Israel asks Saudis to let Mecca pilgrims fly in from Tel Aviv
Israeli official asks Saudi Arabia to admit direct flights from Tel Aviv for Muslim pilgrims ahead of US President Joe Biden’s visit to the kingdom.
Israel’s regional cooperation minister says that he has asked Saudi Arabia to admit direct flights from Tel Aviv for Muslim pilgrims to perform the Hajj, pointing to a possible new accommodation by Riyadh ahead of next week’s visit by US President Joe Biden.
Israeli Regional Cooperation Minister Esawi Freij on Thursday said Israel has been working to bring what he deemed as “under-the-counter” contacts between the countries – based mostly on commercial interests and shared worries about Iran – more into the open.
“I want to see the day when I can depart from Ben-Gurion [airport] to Jeddah to fulfil my religious obligation” of pilgrimage to Mecca, said Freij, a member of Israel’s 18 percent Muslim minority.
“I took this matter up with Saudi Arabia and I really hope that day will come,” he told Israel’s Army Radio, without expanding on where or when such discussions took place.
Saudi Arabia has long admitted Muslim pilgrims from Israel but they must travel through third countries. That ends up costing approximately $11,500 for a week-long stay, Freij said. Pilgrims from neighbouring Arab countries pay around half that.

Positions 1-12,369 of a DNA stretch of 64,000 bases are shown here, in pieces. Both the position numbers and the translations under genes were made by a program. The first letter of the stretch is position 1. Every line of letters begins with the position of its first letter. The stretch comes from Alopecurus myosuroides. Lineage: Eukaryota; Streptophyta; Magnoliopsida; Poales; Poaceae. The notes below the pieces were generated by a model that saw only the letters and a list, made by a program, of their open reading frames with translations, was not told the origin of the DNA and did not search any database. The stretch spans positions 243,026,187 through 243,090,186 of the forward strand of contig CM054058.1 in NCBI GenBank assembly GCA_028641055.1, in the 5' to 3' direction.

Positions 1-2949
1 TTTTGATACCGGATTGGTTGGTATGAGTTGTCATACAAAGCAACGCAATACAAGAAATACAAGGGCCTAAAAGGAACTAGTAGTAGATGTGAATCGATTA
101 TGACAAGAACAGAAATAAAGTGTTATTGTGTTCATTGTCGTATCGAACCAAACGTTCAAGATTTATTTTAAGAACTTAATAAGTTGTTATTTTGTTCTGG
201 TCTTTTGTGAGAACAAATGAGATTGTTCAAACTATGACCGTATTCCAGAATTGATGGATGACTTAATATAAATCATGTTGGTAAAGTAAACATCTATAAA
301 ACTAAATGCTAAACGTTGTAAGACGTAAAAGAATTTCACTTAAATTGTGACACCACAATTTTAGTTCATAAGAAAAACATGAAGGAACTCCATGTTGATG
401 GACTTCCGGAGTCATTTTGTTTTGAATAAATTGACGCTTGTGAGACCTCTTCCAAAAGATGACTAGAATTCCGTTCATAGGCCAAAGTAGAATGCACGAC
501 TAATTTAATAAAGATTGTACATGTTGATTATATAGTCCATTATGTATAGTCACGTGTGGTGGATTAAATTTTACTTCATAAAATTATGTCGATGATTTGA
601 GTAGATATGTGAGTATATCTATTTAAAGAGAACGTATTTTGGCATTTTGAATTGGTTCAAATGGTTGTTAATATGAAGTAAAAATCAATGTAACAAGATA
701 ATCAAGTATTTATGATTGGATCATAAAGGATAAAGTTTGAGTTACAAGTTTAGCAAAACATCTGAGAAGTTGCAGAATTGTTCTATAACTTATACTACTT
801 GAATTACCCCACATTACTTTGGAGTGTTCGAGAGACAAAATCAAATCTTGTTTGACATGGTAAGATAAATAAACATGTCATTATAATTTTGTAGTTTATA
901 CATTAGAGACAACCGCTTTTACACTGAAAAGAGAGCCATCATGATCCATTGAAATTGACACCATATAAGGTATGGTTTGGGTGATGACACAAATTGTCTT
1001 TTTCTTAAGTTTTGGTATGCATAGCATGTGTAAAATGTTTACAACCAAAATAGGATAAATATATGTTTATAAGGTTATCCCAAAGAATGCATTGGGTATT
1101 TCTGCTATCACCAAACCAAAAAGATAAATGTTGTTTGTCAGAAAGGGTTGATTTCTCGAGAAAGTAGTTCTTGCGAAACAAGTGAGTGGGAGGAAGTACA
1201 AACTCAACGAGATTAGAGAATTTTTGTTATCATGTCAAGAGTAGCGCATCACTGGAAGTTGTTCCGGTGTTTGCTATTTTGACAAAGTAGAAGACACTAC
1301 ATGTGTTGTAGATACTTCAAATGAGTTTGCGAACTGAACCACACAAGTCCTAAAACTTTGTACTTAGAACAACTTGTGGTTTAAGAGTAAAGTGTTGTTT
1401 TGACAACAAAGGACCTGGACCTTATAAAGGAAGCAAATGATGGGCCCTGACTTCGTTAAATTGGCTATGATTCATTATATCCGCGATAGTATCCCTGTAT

Israeli officials have also sought expanded permission for Israeli airlines to fly over Saudi territory to Asian destinations.
Saudi Arabia does not recognise Israel and has said nothing of possible bilateral developments during Biden’s visit. Israel has also shied from drawing such links.
But a person in Washington who was familiar with the matter said the new aviation deals sought by Israel could be announced around the time of Biden’s visit but that details still needed to be worked out and may not be completed in time.
When the United Arab Emirates and Bahrain established relations with Israel in 2020, Riyadh signalled its assent by providing a Saudi air corridor for Israeli planes headed to those Gulf states.
“We are in talks on getting general [Saudi] over-flight rights for destinations other than Dubai, Abu Dhabi or Manama. This will save significant times for reaching Asian destinations, for example,” an Israeli official told the Reuters news agency.
Separately, an Israeli daily newspaper reported that an adviser to Saudi Arabia’s Crown Prince Mohammed bin Salman said that the possibility of holding a meeting between Saudi, American and Israeli officials was being considered during Biden’s visit to the kingdom next week.